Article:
We know that good-quality sleep is essential for maintaining your good health, but when you have osteoarthritis (OA), it’s not always easy to sleep well. A throbbing hip or knee can make it hard to find a comfortable sleeping position; pain from arthritis can also wake you in the middle of the night or make it difficult to fall back asleep.
Other sleep disorders common in people with OA and mental health conditions like anxiety and depression also make it hard to fall or stay asleep.
Although estimates vary across studies, more than 30 percent of people with knee osteoarthritis (OA) report problems falling asleep and more than 80 percent had problems staying asleep. One study published in the journal Musculoskeletal Care found that chronic insomnia, obstructive sleep apnea (a sleep-related breathing disorder), and restless leg syndrome, are more common in people with OA.
For many people, sinking into bed after a day of managing pain might sound like a dream, but pain can increase at night. There’s even a name for it — “painsomnia” — and it’s an all-too-familiar symptom for those living with different kinds of arthritis.
“Joint stiffness increases during rest and may contribute to the discomfort at night,” says Magdalena Winiarska, MD, Rheumatology Lead Physician at St. Elizabeth Physicians Rheumatology in Kentucky.
A problem with getting poor sleep for someone with OA is that being tired can worsen pain and stiffness during the day. And pain-filled sleepless nights can also contribute to anxiety and depression, research shows. According to a study published in the journal Arthritis Care & Research, sleep disturbances fueled pain, changes in disability, and depression in people with OA.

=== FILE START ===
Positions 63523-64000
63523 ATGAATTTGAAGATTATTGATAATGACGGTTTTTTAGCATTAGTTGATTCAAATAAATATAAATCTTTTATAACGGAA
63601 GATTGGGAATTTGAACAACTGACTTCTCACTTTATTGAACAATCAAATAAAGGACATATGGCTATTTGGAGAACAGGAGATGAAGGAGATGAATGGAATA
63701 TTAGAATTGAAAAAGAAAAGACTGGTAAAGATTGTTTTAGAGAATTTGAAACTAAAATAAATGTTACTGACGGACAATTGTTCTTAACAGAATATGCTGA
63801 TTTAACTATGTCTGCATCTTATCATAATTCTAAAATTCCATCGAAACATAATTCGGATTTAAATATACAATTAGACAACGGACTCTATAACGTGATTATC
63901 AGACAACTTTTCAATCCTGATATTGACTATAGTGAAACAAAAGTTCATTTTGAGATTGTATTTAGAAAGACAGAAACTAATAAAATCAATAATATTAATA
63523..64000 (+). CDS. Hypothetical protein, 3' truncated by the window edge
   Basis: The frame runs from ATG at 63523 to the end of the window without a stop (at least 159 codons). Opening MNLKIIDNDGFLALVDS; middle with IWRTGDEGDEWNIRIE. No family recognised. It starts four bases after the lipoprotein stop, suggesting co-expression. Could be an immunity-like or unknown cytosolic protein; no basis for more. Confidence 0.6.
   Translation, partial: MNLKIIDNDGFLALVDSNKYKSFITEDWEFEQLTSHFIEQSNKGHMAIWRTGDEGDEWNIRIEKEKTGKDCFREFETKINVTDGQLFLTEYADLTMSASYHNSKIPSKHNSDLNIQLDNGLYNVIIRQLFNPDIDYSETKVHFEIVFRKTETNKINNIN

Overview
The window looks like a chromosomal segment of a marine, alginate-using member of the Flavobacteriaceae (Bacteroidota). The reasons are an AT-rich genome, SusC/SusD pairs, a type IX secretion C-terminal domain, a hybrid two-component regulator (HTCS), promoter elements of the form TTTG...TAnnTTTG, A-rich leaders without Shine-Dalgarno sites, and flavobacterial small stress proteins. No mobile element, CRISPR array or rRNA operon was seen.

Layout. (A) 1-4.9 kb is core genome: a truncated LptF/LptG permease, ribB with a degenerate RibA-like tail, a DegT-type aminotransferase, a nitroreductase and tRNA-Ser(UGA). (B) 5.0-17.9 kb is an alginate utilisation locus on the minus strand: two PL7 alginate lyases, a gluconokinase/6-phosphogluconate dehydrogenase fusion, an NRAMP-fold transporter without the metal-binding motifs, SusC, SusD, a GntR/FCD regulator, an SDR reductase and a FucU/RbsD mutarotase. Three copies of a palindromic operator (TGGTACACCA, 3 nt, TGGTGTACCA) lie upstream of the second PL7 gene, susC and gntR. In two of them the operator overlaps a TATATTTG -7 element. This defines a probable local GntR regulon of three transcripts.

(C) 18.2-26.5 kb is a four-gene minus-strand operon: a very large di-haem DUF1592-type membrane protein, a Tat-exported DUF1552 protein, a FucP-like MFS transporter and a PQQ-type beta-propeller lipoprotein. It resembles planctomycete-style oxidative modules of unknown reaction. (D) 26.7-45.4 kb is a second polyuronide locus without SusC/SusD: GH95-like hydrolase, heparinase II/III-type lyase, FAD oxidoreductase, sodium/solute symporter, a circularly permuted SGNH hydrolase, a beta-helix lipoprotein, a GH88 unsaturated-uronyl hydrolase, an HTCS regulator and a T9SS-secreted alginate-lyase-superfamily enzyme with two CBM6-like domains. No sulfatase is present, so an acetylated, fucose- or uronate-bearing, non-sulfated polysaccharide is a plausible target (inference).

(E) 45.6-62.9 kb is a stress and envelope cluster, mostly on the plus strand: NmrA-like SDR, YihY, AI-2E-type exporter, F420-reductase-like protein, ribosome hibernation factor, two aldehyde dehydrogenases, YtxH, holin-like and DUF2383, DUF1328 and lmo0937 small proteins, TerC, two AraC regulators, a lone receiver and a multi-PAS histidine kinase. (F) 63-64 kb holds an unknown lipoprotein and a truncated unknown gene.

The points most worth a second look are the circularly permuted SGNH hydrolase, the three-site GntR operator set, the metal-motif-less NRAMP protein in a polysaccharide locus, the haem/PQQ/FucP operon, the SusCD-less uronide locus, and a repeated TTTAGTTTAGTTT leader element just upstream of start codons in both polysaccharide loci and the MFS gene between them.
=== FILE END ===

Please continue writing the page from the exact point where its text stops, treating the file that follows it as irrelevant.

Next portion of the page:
Causes of Sleep Problems in Osteoarthritis
Some people are more likely than others to experience sleep issues. While many people with OA may toss and turn many nights, you may be more at risk for sleep disturbance if you:
Live a sedentary lifestyle
Though resting is important, too much rest can backfire for someone with OA. Being inactive can lead to pain, stiffness, and lack of mobility as well as weight gain, which can cause additional pain in your joints. Knee or hip pain can make staying active difficult but trying to get some movement into your day is certainly worth the health benefits. According to a study published in Arthritis Care & Research, increased activity can significantly reduce the risk of health conditions, such as cancer, cardiovascular disease, and diabetes.
Worry a lot about your pain and condition
People with OA who engage in “pain catastrophizing”— e.g., thinking constantly about pain, worrying about pain, thinking about what-if and worst-case scenarios, etc. — report higher levels of pain, according to a study published in the Journal of Pain and Symptom Management.